Making Differentiated Spelling Lists Work

I'm slowly crawling out of my hole. This year has been a doozie so far. We've learned so much and have come so far already, but my blogging will still be sporadic for awhile.

One thing I've never be proud of has been my spelling practices and routines. And much of it is due to our limited time and high demand. Those two things don't go together. But with some creativity and collaboration from others, I think this is the year where we will see a lot of improvement with our spelling. Here's how I got it rolling this year in 5 steps!

But first... our reality.

We literally have 10 minutes each day to devote to spelling. And that includes a major transition where students are trickling back in from their intervention groups around the building. So that means, I can't count on having all 10 minutes for instruction because they aren't all back at the same time. We (my co-teacher and I) agreed to do some shifting in another part of our day to give us time to introduce and teach new lists. I'll explain more of this throughout.

At the beginning of the year, I gave 2 assessments. One was the Words Their Way spelling inventory. This is our adopted curriculum. However, I noticed after the first word (bed) that there were some students who were not ready for sorts. So I gave another assessment that I created. I found a list of commonly misspelled sight words for 3rd grade and picked 31 of them. Why 31? I don't know, because I couldn't decide on just 30. So we go with 31. I had students take this sight word assessment too. And the results were very telling. Only 3 students scored 85% or higher on this assessment. More telling, over half of my class could spell less than 60% of the words. So I decided to start the year off with two lists: one sight word spelling list and one sorting word list. Students were placed in a group based on these two assessments.

So tip one: START SMALL! I could easily have 6 groups to meet students at their exact needs, but that would be a managing nightmare, especially at the beginning of the year. We are starting with just 2 different word lists and after we get into routines more, I will start to introduce another list to further my differentiation. This was the step that often intimidated me. But doing two lists is better than one in terms of differentiation, so we will celebrate that and continue on.



Next, I made sight word lists. 13 of them to be exact. Each with 15 words. We started on list 1. I also used the WTW books to find a sort to start with my other group who have sight words pretty well mastered. Both groups will also practice 1 prefix and 1 suffix each week.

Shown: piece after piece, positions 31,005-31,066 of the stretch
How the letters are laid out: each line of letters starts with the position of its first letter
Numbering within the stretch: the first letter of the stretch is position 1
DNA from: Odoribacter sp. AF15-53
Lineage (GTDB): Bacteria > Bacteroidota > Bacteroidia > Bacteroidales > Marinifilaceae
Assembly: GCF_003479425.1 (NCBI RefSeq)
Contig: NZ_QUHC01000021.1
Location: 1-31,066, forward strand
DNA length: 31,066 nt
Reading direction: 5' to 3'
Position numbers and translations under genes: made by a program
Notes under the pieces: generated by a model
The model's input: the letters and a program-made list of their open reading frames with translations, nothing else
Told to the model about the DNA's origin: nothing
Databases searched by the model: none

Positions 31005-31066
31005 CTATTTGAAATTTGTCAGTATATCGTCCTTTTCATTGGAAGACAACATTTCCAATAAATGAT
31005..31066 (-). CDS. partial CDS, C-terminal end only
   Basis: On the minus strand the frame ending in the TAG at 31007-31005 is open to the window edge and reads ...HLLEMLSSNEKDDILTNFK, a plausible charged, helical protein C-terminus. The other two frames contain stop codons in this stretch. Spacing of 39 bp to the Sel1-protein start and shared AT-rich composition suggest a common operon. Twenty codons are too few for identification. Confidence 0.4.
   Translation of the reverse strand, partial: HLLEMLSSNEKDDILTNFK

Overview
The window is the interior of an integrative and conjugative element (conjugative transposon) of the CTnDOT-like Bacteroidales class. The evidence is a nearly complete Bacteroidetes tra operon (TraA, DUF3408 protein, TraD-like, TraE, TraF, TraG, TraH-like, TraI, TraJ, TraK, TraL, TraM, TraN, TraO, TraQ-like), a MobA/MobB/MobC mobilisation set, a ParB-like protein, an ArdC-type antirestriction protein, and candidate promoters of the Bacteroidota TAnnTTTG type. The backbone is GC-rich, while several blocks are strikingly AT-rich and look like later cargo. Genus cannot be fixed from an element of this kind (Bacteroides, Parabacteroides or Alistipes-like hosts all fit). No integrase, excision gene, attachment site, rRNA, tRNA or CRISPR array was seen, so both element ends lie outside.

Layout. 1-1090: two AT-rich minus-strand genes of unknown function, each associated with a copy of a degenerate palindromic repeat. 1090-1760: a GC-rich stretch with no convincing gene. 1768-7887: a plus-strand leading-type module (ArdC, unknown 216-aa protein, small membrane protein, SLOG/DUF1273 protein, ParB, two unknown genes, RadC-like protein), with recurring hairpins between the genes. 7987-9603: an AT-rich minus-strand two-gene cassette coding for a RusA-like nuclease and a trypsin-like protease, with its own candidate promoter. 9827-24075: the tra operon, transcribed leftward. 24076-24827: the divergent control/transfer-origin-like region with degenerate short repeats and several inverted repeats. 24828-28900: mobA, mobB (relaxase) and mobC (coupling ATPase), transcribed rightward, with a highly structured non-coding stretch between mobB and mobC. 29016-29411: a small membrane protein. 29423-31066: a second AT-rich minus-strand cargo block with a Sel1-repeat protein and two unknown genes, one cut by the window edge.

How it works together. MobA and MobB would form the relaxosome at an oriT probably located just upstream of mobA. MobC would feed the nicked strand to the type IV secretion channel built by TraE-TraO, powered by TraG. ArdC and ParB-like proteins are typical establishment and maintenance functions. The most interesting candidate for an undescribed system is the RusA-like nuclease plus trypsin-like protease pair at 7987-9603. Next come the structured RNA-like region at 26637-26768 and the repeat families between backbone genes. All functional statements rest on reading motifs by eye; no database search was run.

Here's how it actually is rolled out then. On Mondays we have library time at our school library, so our writing instruction time gets cut in half. We decided to use the 2nd half of our writing time on Mondays for our instruction on the spelling lists. My co-teacher takes one group and I take the other. We review the list: Sight word list discusses multiple meaning words on their lists (their vs. they're) and practice reading each word. Sort word lists discusses sorting rule and patterns. Both groups also learn and record their prefix and suffix for that week. We write the prefixes in green and suffixes in red. We make a map to record examples. This takes 20 minutes per group. However, when there is two teachers, we each take one group.


Tuesday-Thursday are spent on individual practice during that 10 minute chunk. Since students trickle in, they are allowed to get started as soon as they get back. They take out their word work folders that contain their list and spelling contract that changes weekly and their notebook where they practice each week.


The contracts are done each week. I set a goal point system. They choose activities to practice their words. Most of the practice can be completed in their notebook or on paper that I've laminated to reuse or use in Smart Pals so I don't need to make copies of that each week too. I have a contract for sight words and the sorts so that it pertains to the type of work each group needs to do.


On Fridays, we test! It was tricky our first go, but it will only get smoother. I just alternate lists when reading aloud. Each group has 15 words (I pick 15 out of the 25ish from the sort; they don't know which ones I'm going to pick) Eventually, I will have the sort group do partner tests, where they quiz each other. After the tests, I grade them and hand them back. Then, they need to write down any words they spelt incorrectly on their index card (with a sentence). Now, each time they are writing during writer's workshop, they grab their card and use it as reference so they can practice writing the words correctly. Each week, they will continue to add to it so I also see which students continue to struggle with their sight words or sorts practice.

Then we begin again! I've even planned out alternative schedules for if we don't have school on a Friday or Monday to fill our time with other meaningful practice. Just having that laid out gives me piece of mind.

How do you manage spelling in your room? Do you follow a program or create your own? How much time do you dedicate to it? I'd love to hear!



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3 comments

  1. Love this! Is this in your Teachers Pay Teachers store? What list did you use to assess commonly misspelled words? Thanks.

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    1. It isn't yet, but I'm working on it (just don't know the timing- totally swamped haha). I just found a list of commonly misspelled words for 3rd grade in terms of sight words and picked the words I wanted. When I post this to TpT, I'll add that in too. :)

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